On Tuesday, the 21st, we pulled the RV out of the campground, Trailer Village, and parked it in the back country office parking lot, which is a free parking area that handled Rv's, tour buses, and other large vehicles that can't park in the normal parking lots. We closed up for a week of storage, put a note in the windshield that said we were on a river trip, and headed to meet the shuttle with our backpacks loaded. We met the Trans Canyon Shuttle at the Bright Angel Lodge right on the south rim, for a four hour ride to the north rim, where our rafting would begin. We made a couple of quick stops along the way for snack and bathroom breaks. The driver was an old timer with a bunch of great stories, which passed the time quickly. After we got out of the national park, we traveled through the Navajo Reservation, which was filled with beautiful scenery, as well as small towns, and roadside stands, selling native jewelry and art. We also had a lot of narrative from the driver, describing the buildings we saw (including hogans and sweat shacks), as well as there farming techniques out in the middle of the high desert. We passed the home of the last living Navajo code talker from WWII. We also traveled the path that I plan on riding as we travel to Utah, so I paid close attention to road and shoulder conditions, as well as water refill spots. We traveled AZ 64 out of the park, to Cameron, AZ, where we turned on to US 89, which is the only way to northern Arizona, a mostly shoulder less, high traffic, potential death trap through the reservation. I was also warned about the packs of feral wild dogs that roam the area for food. After my little wolf/coyote episode in the eastern Arizona mountains, that caught my attention. I will carry a weapon through this area.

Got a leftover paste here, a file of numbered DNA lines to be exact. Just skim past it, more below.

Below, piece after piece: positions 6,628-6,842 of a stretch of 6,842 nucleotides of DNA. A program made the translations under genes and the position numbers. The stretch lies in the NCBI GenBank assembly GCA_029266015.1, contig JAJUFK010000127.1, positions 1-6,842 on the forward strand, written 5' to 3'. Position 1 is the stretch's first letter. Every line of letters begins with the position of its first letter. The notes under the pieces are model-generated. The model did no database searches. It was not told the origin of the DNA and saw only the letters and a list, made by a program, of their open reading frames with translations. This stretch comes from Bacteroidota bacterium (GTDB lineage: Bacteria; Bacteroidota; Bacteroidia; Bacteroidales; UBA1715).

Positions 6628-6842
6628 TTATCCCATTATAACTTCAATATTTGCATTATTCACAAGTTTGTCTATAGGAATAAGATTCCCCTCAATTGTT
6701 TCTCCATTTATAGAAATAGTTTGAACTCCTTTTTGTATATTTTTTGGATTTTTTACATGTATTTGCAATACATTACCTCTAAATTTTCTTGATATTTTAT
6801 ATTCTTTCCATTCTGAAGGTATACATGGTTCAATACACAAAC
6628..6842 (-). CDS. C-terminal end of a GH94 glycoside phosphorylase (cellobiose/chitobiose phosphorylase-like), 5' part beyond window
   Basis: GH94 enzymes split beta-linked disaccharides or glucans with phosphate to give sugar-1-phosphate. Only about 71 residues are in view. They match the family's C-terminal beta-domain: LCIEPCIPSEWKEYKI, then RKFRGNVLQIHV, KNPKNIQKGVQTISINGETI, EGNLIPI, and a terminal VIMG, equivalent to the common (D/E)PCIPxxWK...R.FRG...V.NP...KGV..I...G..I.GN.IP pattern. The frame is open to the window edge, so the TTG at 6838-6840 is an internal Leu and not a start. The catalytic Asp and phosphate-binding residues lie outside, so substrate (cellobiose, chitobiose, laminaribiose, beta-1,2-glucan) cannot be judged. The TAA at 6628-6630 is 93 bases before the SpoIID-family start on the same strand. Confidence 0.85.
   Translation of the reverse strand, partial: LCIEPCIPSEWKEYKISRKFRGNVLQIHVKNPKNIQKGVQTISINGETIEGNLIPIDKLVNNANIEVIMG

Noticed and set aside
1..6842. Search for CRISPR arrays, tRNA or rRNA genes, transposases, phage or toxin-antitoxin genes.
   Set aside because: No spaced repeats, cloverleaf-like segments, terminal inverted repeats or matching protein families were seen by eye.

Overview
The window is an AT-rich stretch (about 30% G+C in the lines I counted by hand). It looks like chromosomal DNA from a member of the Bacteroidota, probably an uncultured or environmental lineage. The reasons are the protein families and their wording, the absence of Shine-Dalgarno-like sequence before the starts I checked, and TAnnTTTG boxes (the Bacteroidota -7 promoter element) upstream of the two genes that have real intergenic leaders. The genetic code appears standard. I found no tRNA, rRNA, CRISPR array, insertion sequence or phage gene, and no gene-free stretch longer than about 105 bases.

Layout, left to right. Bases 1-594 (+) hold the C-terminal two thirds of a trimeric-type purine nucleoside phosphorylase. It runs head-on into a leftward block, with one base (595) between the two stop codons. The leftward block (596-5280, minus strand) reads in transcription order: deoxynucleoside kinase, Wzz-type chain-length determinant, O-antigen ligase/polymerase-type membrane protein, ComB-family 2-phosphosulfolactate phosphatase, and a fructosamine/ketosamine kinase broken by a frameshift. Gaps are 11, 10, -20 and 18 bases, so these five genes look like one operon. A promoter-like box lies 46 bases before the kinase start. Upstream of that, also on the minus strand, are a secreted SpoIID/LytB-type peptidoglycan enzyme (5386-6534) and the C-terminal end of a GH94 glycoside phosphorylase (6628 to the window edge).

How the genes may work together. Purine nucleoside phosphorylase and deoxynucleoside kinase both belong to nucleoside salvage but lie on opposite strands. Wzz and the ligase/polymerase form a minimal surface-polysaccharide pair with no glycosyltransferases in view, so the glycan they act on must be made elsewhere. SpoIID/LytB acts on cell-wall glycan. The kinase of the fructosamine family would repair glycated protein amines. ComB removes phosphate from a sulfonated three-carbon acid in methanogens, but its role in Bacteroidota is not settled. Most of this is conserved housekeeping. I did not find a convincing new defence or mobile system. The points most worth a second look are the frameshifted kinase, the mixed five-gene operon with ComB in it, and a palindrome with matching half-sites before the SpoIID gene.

Near the end of the trip, we crossed the Colorado River at Marble Canyon, went another 10-15 miles through the most beautiful scenery that I have seen in this entire country, to the Cliff Dwellers Lodge, where we stayed the night. It was an oasis in the middle of nowhere for travelers, rafters, and fishermen. It had about 32 rooms in four or five different one story buildings, a restaurant and bar, ( where we sat outside and ate, overlooking the sunset on the already multicolored Vermillion Cliffs, in the perfect weather), and a small store, that mostly sold supplies for forgetful hikers, rafters, and fishermen. The Hatch River Rafters also had their headquarters right there. That is the company that would be responsible for our lives on the Colorado River. We stopped in to say hello, and met a few guides, as well as fellow rafters.